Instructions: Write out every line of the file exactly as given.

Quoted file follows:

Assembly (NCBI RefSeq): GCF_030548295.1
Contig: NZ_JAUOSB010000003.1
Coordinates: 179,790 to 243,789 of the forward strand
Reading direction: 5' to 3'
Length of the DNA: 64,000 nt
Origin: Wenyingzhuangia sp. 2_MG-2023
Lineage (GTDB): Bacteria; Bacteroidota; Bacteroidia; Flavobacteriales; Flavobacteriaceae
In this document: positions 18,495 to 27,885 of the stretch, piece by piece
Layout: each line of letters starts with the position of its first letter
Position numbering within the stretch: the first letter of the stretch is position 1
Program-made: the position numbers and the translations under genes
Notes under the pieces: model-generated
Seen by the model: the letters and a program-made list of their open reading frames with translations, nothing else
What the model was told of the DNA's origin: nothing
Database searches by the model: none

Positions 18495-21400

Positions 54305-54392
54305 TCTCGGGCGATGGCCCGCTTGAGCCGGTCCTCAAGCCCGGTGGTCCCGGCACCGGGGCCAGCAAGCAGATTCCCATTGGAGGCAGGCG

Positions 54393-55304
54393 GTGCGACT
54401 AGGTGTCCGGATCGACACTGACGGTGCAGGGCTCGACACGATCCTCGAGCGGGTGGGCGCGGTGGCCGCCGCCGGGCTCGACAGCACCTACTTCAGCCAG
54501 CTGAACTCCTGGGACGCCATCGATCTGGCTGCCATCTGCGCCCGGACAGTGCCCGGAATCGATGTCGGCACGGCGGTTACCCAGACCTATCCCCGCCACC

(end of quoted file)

Assembly (NCBI RefSeq): GCF_030548295.1
Contig: NZ_JAUOSB010000003.1
Coordinates: 179,790 to 243,789 of the forward strand
Reading direction: 5' to 3'
Length of the DNA: 64,000 nt
Origin: Wenyingzhuangia sp. 2_MG-2023
Lineage (GTDB): Bacteria; Bacteroidota; Bacteroidia; Flavobacteriales; Flavobacteriaceae
In this document: positions 18,495 to 27,885 of the stretch, piece by piece
Layout: each line of letters starts with the position of its first letter
Position numbering within the stretch: the first letter of the stretch is position 1
Program-made: the position numbers and the translations under genes
Notes under the pieces: model-generated
Seen by the model: the letters and a program-made list of their open reading frames with translations, nothing else
What the model was told of the DNA's origin: nothing
Database searches by the model: none

Positions 18495-21400

Positions 54305-54392
54305 TCTCGGGCGATGGCCCGCTTGAGCCGGTCCTCAAGCCCGGTGGTCCCGGCACCGGGGCCAGCAAGCAGATTCCCATTGGAGGCAGGCG

Positions 54393-55304
54393 GTGCGACT
54401 AGGTGTCCGGATCGACACTGACGGTGCAGGGCTCGACACGATCCTCGAGCGGGTGGGCGCGGTGGCCGCCGCCGGGCTCGACAGCACCTACTTCAGCCAG
54501 CTGAACTCCTGGGACGCCATCGATCTGGCTGCCATCTGCGCCCGGACAGTGCCCGGAATCGATGTCGGCACGGCGGTTACCCAGACCTATCCCCGCCACC